The European Court of Human Rights has dealt with the issue of sensitivity in the case of Muller v. Switzerland (1991) 13 E.H.R.R.. That case considered a conviction in Switzerland against Mr Muller for displaying obscene paintings. The paintings depicted, in a crude manner, sexual relations between men and animals. The court held that the paintings were liable or likely to grossly offend the sense of sexual propriety of persons of ordinary sensitivity. It can therefore be said that the courts will apply the “ordinary man” test when deciding if the distribution or display of material is obscene or not.

Failure to comply with the direction of a member of An Garda Siochana

Section 8 of the Criminal Justice (Public Order) Act 1994 was designed to create an offence of failure to comply with a direction from a member of the Gardai to desist (or stop) from such conduct in circumstances where the Garda concerned has a reasonable apprehension (or fear) for the safety of persons or property or for the maintenance of the public peace. The section represents a sensible approach where people are acting contrary to section 4, 5 or 6 (above) and the Gardai are of the view that to simply nip in the bud the potential trouble they can direct such people simply “move on” without having to apply the full force of the criminal law through arresting, charging and bringing before the courts such people.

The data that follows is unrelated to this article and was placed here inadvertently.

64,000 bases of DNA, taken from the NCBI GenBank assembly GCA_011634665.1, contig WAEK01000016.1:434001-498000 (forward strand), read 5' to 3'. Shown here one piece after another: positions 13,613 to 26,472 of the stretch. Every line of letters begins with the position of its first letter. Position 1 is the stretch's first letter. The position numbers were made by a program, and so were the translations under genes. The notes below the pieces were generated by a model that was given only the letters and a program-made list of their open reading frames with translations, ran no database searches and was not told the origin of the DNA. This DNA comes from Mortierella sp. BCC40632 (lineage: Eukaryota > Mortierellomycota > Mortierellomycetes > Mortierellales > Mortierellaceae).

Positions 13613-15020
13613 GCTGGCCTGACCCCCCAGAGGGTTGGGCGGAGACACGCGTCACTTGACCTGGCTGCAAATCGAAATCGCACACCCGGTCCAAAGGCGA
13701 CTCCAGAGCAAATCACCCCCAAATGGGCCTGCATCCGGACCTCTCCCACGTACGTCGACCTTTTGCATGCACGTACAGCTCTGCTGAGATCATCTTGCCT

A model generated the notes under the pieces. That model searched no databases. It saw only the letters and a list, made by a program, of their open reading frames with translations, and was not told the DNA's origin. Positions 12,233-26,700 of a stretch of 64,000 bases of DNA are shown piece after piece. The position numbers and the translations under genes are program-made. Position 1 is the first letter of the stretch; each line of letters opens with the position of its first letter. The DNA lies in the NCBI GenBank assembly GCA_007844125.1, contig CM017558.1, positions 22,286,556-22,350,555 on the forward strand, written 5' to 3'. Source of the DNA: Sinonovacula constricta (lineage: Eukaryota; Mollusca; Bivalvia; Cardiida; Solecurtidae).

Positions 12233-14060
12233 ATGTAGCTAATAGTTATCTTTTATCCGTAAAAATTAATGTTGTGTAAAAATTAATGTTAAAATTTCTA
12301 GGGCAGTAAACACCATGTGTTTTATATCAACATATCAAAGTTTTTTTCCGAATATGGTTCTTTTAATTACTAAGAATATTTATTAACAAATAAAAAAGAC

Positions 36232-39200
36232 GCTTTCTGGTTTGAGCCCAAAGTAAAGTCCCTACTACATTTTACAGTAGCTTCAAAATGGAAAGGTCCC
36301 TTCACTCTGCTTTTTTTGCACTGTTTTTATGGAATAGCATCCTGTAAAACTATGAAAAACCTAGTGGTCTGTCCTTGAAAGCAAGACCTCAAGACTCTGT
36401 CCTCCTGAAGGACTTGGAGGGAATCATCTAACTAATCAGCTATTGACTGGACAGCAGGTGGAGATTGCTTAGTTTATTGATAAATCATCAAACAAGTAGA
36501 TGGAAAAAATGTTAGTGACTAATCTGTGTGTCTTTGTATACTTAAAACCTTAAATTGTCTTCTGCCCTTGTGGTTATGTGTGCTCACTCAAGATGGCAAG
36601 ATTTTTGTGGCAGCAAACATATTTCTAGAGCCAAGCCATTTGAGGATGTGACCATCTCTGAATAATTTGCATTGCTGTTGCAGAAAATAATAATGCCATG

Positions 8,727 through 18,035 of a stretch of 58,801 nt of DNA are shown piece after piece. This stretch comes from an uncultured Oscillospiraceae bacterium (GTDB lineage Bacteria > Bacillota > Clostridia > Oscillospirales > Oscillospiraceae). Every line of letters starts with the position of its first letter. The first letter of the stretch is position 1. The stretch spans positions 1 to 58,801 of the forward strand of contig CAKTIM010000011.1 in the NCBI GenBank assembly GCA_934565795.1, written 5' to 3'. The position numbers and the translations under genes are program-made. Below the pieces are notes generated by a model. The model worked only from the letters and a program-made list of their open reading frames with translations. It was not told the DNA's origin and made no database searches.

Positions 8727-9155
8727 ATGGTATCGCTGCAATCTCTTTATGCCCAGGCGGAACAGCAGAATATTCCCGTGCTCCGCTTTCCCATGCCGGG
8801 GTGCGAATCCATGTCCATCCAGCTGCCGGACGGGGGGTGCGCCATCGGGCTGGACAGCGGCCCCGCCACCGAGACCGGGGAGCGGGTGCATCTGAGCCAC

It shall be an offence to fail to comply, without reasonable excuse or lawful authority, with a direction given by a Garda under this section. Any person convicted of this offence is liable on summary conviction to a class D fine or to a maximum term of 6 months in prison or both.

Wilful obstruction

Under Section 9 of the Criminal Justice (Public Order) Act 1994 anyone without legal authority or reasonable excuse, wilfully prevents or interrupts the free passage of any person or vehicle in any public place shall be guilty of an offence. The penalty for this offence is a class E fine.